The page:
Vancouver, Vancouver… how to describe Vancouver without looking like a tool. Brilliant? no, too British. Fabulous? no, too Queer Eye. Splendid? no, too British again. Superlative? no, too… strange. Bah, screw it, you’re used to it by now; the crass approach is often the best approach:
Vancouver is fucking awesome.
Vancouver is, as I’ve been told, like any major Australian city. Things cost roughly the same amount, there’s some similar architecture, friendly people, availability of kebabs (or ‘gyros’ as they’re called here), strange affections for the Queen… I could go on. Plus, since it averaged 10ºC over the days that we stayed there, it was almost exactly like an Australian city in winter (disregarding the part where 10ºC is a warm winter’s day for Canada and an incredibly cold winter’s day for Australia). So why, aside from my obvious desire to be home at times, do I think Vancouver is so fantastic?
The women folk.
Remember how I kept complaining about the lack of T&A in the states? Well, after Bush got reelected they clearly all hiked up to the border and started shagging your neighbors to the north, because this city is chock full of hotties. Staying downtown, we were also in a very good position to check out the nightlife (there were probably fourteen pubs on our strip) and catch a movie (three or four cinemas, too), which we did whenever the desire arose. Blade Trinity is precisely as Tama put it —the world’s longest iPod advertisement— but otherwise a fun little show. Ryan Reynolds’ badass beard encourages me to grow one of my own, since there’s the whole “insulated from the winter chill” thing to consider, so don’t be too surprised if there’s a period in the photolog where I age ten years or so. Beards make me look old.
Vancouver aquarium was a decent way to spend the day, and frankly a much better investment of twelve bucks than the Space Needle. Plenty of shows involving steller sea lions (not a typo: although they were quite stellar), dolphins, belugas and the like… and plenty to explore. The park surrounding the aquarium, better known as Stanley Park, is also quite pretty… but without a compass and with an overcast day blocking our view of the sun, our ability to navigate was severely hampered. Long story short: we got lost looking for Beaver Lake, then found ourselves again on the way to the Lost Lagoon.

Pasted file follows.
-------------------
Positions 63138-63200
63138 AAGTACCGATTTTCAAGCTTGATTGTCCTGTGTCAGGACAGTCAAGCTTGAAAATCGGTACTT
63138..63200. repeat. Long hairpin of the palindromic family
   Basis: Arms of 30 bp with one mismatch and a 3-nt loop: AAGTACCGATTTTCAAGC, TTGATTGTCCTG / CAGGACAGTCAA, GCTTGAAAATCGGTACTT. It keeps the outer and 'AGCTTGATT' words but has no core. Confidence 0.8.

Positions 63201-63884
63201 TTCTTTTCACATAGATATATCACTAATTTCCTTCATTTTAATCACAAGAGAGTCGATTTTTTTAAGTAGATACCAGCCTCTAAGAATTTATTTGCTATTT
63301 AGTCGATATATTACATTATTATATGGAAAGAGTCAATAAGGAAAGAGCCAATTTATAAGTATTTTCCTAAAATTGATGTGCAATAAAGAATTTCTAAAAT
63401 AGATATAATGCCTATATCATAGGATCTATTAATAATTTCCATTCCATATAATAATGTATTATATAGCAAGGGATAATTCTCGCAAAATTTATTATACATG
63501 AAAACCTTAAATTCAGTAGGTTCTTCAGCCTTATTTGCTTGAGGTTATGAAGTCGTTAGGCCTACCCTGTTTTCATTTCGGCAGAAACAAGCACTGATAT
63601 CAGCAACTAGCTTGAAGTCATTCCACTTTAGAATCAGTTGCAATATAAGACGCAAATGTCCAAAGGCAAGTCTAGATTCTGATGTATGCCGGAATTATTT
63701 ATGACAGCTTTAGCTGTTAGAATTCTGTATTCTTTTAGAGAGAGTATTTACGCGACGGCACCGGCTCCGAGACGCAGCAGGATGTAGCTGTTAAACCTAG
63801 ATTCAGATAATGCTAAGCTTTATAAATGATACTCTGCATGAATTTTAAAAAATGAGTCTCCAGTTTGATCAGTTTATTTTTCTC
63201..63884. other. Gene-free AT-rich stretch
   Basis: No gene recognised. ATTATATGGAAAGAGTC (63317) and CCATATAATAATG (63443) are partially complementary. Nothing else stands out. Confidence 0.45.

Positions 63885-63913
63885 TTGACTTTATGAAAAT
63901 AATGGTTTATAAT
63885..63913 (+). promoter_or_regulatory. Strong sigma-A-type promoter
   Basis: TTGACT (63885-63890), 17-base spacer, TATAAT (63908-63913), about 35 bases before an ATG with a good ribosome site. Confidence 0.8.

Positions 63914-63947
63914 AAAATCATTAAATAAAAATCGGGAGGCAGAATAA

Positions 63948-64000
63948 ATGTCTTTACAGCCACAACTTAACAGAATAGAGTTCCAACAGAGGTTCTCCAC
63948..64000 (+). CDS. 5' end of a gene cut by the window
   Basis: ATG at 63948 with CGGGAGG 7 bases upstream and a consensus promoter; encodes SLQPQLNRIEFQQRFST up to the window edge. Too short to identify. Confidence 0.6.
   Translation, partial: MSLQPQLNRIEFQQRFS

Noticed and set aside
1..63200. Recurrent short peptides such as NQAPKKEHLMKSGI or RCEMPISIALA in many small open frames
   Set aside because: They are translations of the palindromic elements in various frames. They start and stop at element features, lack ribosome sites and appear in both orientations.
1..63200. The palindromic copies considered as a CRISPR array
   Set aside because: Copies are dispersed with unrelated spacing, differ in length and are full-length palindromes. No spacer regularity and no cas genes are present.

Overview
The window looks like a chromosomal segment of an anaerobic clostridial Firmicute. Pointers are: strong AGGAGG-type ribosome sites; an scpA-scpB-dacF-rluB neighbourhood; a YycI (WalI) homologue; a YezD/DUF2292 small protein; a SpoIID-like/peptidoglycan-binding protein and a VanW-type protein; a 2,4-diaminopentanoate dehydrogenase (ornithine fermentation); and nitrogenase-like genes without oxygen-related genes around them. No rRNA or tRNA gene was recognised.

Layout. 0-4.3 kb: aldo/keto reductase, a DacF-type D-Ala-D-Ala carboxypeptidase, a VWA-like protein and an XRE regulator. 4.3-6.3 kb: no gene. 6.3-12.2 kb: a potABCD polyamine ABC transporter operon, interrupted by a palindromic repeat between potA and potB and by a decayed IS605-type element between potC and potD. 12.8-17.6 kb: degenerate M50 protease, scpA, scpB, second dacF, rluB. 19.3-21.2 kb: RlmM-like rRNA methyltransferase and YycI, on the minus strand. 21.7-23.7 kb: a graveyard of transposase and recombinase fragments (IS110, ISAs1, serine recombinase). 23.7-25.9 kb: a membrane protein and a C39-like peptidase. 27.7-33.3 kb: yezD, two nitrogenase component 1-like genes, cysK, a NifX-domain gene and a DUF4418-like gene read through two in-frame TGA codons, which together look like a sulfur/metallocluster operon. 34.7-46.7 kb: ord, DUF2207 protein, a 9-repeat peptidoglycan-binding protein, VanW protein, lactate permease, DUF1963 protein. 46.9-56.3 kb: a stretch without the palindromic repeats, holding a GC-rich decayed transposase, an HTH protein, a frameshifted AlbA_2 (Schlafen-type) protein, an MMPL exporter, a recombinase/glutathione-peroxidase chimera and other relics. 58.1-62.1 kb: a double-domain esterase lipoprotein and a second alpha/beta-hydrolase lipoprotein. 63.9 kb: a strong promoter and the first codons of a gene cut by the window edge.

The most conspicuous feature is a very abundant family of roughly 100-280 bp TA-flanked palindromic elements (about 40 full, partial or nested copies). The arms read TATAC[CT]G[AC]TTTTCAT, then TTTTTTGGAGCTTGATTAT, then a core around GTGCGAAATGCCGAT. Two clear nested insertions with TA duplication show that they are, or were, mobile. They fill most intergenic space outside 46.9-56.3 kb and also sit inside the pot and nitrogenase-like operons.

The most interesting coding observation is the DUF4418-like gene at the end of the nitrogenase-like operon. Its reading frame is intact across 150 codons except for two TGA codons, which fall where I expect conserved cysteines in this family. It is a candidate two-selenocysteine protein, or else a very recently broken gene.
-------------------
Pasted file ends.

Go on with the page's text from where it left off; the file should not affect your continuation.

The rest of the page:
If there’s one thing I must say about Vancouver (or at least downtown Vancouver, Granville street in particular) is that there is a surfeit of porno stores here. You can’t walk fifty feet without passing some kind of adult book store or video store, most with their own 25¢ peep shows (not live girls, we checked), but in the same breath you can’t find a liquor store without crossing six blocks. Every corner deli in the states seems to sell liquor, but here a sixer of beer is an ask–the–concierge–for–directions away; and expensive.
Staying at the first truly laptop–friendly hostel we’ve seen thus far, I took the opportunity to plug my Airport Express into the wall and roam free in the (comfortably appointed) common room. We laughed, we loved, we blogged. Throw in a four–hour videoconference we’d organized with our families (thank you iChat AV) and you’ve made probably our best hostel experience to date; even if spending a few hours talking to everybody made me homesick as hell.
All in all, Vancouver == good. And that’s all I care to say about that.